My Dear Parishioners,
On this glorious Easter Day, I wish to share with you some thoughts on: “Living Every Day in Gratitude.” Perhaps there could be no better occasion to concentrate on this theme than on the day when we commemorate our Lord’s resurrection from the dead, and all that it means to us in our Christian pilgrimage. Indeed, a weekly reorientation toward God is of the utmost importance in our lives. But this is best done with fellow travelers on the journey of life. We all struggle with egotism and destructive tendencies, but the act of standing alongside one another, helps us to support our neighbours in the hard work of a healthy and wholesome spiritual engagement.
In this way, the encounter in corporate worship every Sunday is a vital part of Christian living, and that needs to be supplemented by daily discipline. But I’m afraid that this idea of daily discipline, has fallen out of fashion among Christian people nowadays. No doubt, we can learn something on this point from our Muslim neighbours. They have five obligatory prayer times which interrupt the day’ s schedule to remind them that God exists. We Christians must learn to live in the presence of God and think of God during the busy and hectic
day. It goes without saying that carving out some time each day for God can transform the day. It also helps us to live reflectively, so that in our twilight years, we will be able to hark back on our youthful days and appreciate more, those moments when we were young. By pausing for God, we pause for everything else. We consciously recall our good health, the fun moments, our children’s prayer time and Sunday School, we offer our employment concerns, and we consciously relish the many moments of living which we will have had.
Thus spending time with God must become habitual and must not lead to intolerance. In fact any encounter with cosmic love should lead to the cultivation of a disposition of generosity and understanding. This is why our Book of Common Prayer provides daily devotions for individuals and families and suggests times of the day when we should pause and remember God especially at the beginning and end of the day. These daily devotions provide a powerful means of continuing the work that starts on Sunday when we worship our God in Church in the company of others. Beginning with Morning and Evening Prayer, can be a realistic way to be engaged in the work of a daily discipline of prayer.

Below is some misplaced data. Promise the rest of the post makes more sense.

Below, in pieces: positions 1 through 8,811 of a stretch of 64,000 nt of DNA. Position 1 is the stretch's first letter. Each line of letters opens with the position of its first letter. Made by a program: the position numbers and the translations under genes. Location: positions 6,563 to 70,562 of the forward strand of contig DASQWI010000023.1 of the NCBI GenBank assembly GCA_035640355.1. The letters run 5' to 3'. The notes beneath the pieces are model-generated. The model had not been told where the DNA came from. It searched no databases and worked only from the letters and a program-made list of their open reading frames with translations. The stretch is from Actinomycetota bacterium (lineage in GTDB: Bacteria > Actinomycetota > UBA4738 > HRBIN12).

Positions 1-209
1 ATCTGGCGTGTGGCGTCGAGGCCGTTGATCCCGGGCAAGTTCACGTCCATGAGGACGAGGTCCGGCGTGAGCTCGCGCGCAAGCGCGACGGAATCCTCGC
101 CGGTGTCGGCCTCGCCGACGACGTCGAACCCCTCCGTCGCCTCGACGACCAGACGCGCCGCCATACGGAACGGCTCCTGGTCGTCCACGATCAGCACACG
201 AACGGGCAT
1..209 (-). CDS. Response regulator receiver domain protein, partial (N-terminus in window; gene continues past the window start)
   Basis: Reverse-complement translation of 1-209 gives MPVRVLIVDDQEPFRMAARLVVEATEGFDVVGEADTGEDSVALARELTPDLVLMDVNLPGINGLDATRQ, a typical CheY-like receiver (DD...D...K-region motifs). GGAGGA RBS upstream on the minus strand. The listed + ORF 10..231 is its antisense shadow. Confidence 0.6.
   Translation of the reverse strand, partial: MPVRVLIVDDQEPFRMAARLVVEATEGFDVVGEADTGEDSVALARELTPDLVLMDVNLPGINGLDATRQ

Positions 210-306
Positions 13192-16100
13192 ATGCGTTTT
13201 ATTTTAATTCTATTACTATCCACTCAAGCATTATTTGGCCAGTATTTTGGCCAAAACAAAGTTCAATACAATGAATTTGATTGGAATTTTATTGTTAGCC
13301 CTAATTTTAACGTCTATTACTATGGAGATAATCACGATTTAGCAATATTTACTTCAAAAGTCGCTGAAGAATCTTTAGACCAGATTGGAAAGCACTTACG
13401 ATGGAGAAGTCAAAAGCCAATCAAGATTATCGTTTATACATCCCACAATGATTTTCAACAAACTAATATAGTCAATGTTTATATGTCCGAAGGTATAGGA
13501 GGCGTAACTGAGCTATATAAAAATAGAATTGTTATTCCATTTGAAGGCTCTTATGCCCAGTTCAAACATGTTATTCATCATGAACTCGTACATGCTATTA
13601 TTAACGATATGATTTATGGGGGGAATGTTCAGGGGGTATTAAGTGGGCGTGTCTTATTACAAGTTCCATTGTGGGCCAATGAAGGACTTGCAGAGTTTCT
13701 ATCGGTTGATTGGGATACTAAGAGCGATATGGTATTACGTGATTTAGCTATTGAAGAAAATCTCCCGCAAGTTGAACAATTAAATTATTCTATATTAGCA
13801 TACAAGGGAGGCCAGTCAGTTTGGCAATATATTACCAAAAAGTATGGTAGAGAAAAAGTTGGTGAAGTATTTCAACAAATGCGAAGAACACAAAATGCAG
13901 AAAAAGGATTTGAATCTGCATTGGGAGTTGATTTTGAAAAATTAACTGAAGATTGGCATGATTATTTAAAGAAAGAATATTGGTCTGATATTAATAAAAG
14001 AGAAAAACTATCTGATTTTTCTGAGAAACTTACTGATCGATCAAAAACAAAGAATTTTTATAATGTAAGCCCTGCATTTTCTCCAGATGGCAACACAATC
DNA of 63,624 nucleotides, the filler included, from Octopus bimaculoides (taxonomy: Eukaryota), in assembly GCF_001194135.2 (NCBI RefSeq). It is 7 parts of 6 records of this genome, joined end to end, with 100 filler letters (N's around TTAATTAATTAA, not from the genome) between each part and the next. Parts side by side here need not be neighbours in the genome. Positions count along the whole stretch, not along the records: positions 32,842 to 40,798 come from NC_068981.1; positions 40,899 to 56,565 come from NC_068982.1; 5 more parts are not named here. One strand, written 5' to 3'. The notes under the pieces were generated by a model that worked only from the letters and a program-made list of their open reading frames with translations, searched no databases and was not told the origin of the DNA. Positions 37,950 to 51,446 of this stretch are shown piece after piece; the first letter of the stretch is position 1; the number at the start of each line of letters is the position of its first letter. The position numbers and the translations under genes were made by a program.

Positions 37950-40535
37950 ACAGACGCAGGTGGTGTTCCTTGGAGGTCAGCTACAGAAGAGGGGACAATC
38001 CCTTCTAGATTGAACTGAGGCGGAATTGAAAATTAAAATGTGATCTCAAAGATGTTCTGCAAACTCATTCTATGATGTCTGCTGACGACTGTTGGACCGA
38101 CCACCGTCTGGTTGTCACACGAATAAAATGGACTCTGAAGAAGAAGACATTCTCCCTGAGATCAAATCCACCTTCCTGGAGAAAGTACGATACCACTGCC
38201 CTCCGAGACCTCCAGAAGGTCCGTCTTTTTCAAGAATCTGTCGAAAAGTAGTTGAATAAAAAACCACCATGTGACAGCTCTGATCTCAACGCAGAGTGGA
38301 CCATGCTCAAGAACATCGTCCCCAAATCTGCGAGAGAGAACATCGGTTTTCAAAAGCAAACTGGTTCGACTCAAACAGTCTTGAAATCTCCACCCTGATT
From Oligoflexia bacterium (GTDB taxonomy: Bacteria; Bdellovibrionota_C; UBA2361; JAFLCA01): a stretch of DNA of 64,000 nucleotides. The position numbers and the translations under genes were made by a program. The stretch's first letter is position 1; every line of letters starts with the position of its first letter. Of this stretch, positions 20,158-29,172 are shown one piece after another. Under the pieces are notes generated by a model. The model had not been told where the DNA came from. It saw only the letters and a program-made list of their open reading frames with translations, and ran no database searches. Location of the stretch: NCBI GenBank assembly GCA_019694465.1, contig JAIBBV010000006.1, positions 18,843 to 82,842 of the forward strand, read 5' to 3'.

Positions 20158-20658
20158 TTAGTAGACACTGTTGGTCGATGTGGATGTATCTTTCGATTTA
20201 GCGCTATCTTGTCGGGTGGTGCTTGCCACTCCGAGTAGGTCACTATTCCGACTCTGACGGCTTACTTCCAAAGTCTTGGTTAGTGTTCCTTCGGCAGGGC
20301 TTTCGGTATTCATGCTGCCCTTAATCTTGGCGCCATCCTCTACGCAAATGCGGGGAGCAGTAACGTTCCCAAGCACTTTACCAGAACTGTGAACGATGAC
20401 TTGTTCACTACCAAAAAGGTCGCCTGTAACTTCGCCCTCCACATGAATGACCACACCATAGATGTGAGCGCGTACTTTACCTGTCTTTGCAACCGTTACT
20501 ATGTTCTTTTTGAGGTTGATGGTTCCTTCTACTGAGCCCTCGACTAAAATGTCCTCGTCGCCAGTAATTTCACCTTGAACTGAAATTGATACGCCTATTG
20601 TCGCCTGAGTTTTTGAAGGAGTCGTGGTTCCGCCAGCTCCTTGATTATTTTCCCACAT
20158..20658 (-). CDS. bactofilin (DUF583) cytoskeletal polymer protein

We should start each day with a sense of penitence and with the understanding that we continue to struggle in so many and varied ways. It is so easy to lapse into patterns of behavior that damage those we love and others around us. It is equally easy to become preoccupied with what we do not have, that we fail to appreciate everything we have. It is so easy to dwell on our insecurities and anxieties that we crush any joy out of the current moment. Let
us therefore learn to shift our ground and try to live in this moment today and free ourselves from the destructive power of the past.
Each day we must prepare ourselves for the gift of praising God and invite God to deal with our past by creating a clean heart and a right spirit within us. The older we get the more likely it is that almost every day we offer back to God moments when we really failed. God has the authority to forgive, and God can create the fresh start. Similarly, through the power of the resurrection of our Lord Jesus on this day, our God gives us the power to transform the past and the present, and to liberate us for the future.
With all good wishes and prayers, for a happy, blessed and peaceful Easter Season!
From: Archdeacon Emeritus and Family